Paintbrushes are one of my most used and favorite tools. It is also essential for hobbyists who paint miniatures or handpainted gunpla. I wouldn’t be able to do most of what I do without them!
Let’s take a look at the anatomy of a paintbrush
Bristles hold the paint, inks, and other mediums. The belly of the bristle carries the most paint.
The Ferrule is one of the most important parts of the paintbrush. It holds the bristles of the paintbrush and keeps them together. It helps to keep the bristles connected to the handle. The size varies with the size of the brush
The crimp connects the ferrule to the handle.
The handle is what we handle! Some handles can be metal, plastic, wood, and so on. The length plays a role in how the brush is used.
Wooden handles can often swell or crack if left in contact with liquids for an extended period of time.
There is a variety of brush types out on the market. Each serves a different purpose depending on its use.
The most common paintbrush type on my workbench is the round paintbrush. Round brushes allow the painter to paint delicate details.
Flat Pant Brush
The flat brush is a square brush. The bristles are widely arranged but not thick. A flat brush with short bristles will hold less paint than a flat brush with long bristles (which will hold more).
Liner Paint Brush
This has long and thin bristles, sharp and pointed. Best brush for producing fine lines.
Sword paint brush
Much like the liner brush, it can create thin fine details. It just has an angled and pointed tip.
This brush is used for copious amounts of paints, but not much use for miniatures. Mop brushes have a large number of bristles and take quite a bit to clean.
As the name suggests, this brush is in the shape of a fan. There is a thin layer of bristles spread out. The main purpose is to blend colors.
Synthetic vs Natural bristles
Synthetic brushes are popular and cheaper. Natural bristles tend to be made from Kolinsky Sable from Siberian weasels. The fibers from these brushes are regarded for their high quality.
Kolinsky brushes are made from the tails of male Siberian weasels. They are not bred in captivity but are wild-caught. The fur from their tail is used for the brushes. They are often considered a pest in the areas where they are caught, so this is often considered a “by-product”. The method of harvesting the fur is often brutal. It has been a hot topic in the art community. There had been a ban on these brushes but there have been workarounds.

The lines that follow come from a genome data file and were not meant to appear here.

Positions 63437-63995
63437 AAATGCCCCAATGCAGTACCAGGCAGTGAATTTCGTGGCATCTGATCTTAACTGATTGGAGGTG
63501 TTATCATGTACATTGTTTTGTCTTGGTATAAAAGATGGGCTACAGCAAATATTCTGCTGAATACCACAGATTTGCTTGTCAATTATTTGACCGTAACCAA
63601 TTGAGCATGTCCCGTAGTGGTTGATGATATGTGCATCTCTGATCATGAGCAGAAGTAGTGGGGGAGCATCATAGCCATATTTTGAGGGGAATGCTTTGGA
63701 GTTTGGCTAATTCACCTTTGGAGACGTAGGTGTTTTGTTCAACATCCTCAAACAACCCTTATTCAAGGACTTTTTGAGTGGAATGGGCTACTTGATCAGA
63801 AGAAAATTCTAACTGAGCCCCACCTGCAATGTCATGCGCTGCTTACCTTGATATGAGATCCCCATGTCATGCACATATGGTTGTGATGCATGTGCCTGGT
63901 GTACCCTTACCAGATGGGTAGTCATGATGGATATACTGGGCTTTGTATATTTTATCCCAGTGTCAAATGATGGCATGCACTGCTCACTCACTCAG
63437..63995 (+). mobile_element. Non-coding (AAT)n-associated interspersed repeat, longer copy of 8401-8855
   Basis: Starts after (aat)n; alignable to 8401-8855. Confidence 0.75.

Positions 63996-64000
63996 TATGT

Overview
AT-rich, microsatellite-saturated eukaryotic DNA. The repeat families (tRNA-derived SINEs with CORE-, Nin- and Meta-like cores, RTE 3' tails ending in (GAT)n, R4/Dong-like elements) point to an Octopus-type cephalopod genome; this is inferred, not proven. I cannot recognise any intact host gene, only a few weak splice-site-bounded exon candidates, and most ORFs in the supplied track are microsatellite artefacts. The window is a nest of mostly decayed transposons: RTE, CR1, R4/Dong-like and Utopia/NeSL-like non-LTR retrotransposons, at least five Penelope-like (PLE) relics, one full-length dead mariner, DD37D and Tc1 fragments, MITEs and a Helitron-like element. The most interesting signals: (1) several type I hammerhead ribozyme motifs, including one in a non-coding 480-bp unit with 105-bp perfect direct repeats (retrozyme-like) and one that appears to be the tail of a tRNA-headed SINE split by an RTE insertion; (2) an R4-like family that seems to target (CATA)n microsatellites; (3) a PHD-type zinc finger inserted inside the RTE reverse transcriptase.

I do not use natural fiber brushes very often, due to the prices. They are often expensive, especially from brands like Winsor and Newton Series 7, Richeson Siberian Kolinsky, and so on.
There have been strides in synthetic brush brands. Many mini painters are on the hunt for more ethically sourced, vegan-based brands.
Brush size systems are standardized. Different companies run smaller than others. Small brush sizes increase by increments of one and then by two for larger brushes after they hit 10 (12, 14, 18, and so on).
From smallest to largest:
20/0 > 12/0 > 10/0 > 7/0 > 6/0 > 5/0 > 4/0 (or 0000)> 000> 00> 0> 1> 2> 3> 4> 5> 6> 7> 8> 9> 10> 11> 12> 13> 14> 16> 18> 20> 22> 24> 26> 28> 30.
Some can be as small as 30/0 but size 0000 and below are not as common as other sizes.
Companies like Citadel label their brushes a little differently. They use general sizes and types, such as Medium dry brush, Medium Shade, Small layer, and so on.
Good brush care is crucial to ensure that your brush stays in the best state it can. So, some tips should be followed to avoid splitting bristles
The first is never to let the paint dry in your brush. Dried paint can be removed but it will leave your brush bristles damaged and split, not something one needs when painting minute details. Also, avoid getting paint in the ferrule of the brush in order to not ruin the glue of the brush.
Use scrap brushes to mix paints.
Secondly, routinely clean your brushes. You can do this by first washing the paint out of the brush. Then you can use a specific brush soap (people can use dawn if that is more financially available to you). There are several brands of brush cleaners on the market that do the job wonderfully such as Jentastic Drunken Brush Goop Conditioner, Winsor & Newton Brush cleaner, and The Masters Brush cleaner.
I recommend using these cleaners at the end of the paint sessions. It cleans the bristles and conditions them (similar to how we condition our hair).
DO NOT LEAVE YOUR BRUSHES IN THE WATER.
It will ruin the bristles and handles.
When done painting and cleaning I leave mine on a towel to help absorb any moisture left on the brushes. Then I store them with the bristles facing up in the air.
Granted, if a brush does get messed up it does not mean it is useless. If I have a stray bristle oftentimes, I will trim it off. This is something I picked up from my grandfather, who was an artist in the Airforce. He spent years creating art for Ramstein Airbase. He would routinely trim down brushes to save on the cost. He passed the technique on to me.
I trim drown what I can, or I turn it into a junk brush that I use on my funkier of builds and dry brushing brushes.
You can clean these brushed with vinegar since they’re junked anyway.
Another note on brush care would be changing brush water. It gets murky and stinky after a while. Routinely changing the water out for clean fresh water, especially for metallic paints. I have a solo cup that I dump every couple of days.
As for storage, honestly, I just toss them into a coffee mug. It is cheap and gets the job done.
What do you think? Drop a comment below and let me know, I’d love to hear it.
Have a monday everyone!